How to Become a High School Soccer Coach

By Aaron Gifford

High school soccer coaching jobs become available periodically, but expect stiff competition from several applicants. You don't have to be a fantastic player, but you'd better be able to articulate how to perform certain skills if you can't demonstrate them. If you want to coach high school soccer, you need experience with helping young players become stronger and understand how tactics change a game. At the high school level, your role is to win games, foster an environment where players reach their potential and prepare the strongest players for college soccer.

Step 1

Familiarize yourself with the game and coaching youngsters. If you haven't played before, watch practices and games of recreational and competitive soccer clubs. Even if you've played but haven't coached, observe how coaches run a practice. Schedule an informational interview with one of the more successful coaches in your area.

Step 2

Get experience coaching, starting with a younger age group and working your way up to intermediate levels or middle school kids. Recreational leagues rarely require coaching licenses or even experience from volunteer coaches who supervise elementary schoolchildren, although a background check may be required. You need five years of coaching at any level to be eligible for the certification required to coach a high school team.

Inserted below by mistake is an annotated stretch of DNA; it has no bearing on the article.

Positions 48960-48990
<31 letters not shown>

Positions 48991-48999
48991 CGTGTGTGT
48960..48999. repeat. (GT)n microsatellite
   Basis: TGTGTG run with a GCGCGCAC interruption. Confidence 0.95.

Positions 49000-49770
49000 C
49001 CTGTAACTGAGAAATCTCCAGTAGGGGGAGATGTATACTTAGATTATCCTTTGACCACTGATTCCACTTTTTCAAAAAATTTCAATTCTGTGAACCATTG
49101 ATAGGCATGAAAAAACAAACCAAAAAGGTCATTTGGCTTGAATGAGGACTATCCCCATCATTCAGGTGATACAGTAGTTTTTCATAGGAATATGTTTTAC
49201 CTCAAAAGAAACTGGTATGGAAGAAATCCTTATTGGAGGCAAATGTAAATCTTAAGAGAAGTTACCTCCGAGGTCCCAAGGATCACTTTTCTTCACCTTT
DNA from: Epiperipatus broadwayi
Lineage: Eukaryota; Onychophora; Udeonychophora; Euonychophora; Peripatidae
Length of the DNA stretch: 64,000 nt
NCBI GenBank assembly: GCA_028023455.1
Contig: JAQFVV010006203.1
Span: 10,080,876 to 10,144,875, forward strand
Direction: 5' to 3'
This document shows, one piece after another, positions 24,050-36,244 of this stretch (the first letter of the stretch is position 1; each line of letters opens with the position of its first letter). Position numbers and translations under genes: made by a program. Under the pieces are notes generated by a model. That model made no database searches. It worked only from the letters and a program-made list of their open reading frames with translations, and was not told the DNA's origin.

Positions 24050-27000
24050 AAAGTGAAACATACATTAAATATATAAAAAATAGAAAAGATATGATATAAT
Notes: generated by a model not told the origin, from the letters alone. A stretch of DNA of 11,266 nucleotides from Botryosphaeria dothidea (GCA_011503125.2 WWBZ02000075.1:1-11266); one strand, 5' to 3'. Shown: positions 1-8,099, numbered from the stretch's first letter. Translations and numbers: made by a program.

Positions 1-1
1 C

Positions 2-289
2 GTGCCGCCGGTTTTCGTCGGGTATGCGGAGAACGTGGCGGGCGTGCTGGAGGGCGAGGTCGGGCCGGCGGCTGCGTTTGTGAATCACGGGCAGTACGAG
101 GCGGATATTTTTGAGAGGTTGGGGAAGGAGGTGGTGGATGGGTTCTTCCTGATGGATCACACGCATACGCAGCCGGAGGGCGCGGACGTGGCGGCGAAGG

Step 3

Obtain coaching certification with a local organization that is affiliated with a state or federal soccer organization. According to the U.S. Soccer Federation, the certification process starts with the "E" level for youth soccer, progressing upward to "B" for coaching high school players and "A" for college and elite amateurs. At least a year of experience is required at each level before coaches can take the required exam for moving up. The "E" certification requires an 18-hour course, and "D" requires a 36-hour course. The "B" certification requires 20 hours of classroom work and 48 hours in field sessions.

Step 4

Volunteer as an assistant coach with a local high school until a head coaching job becomes available in your area. During the course of the season, meet other coaches, athletic directors and key people in competitive scholastic soccer to establish a network for future opportunities.

References

About the Author

Aaron Gifford is based in New York. He has been on staff at the "Syracuse Post-Standard," the "Watertown Daily Times" and the "Oneida Daily Dispatch." He's also written for "Long Island Newsday," "Empire State Report" magazine and "In Good Health." He has been writing professionally since 1995. Gifford holds a Bachelor of Arts in sociology from the University at Buffalo.

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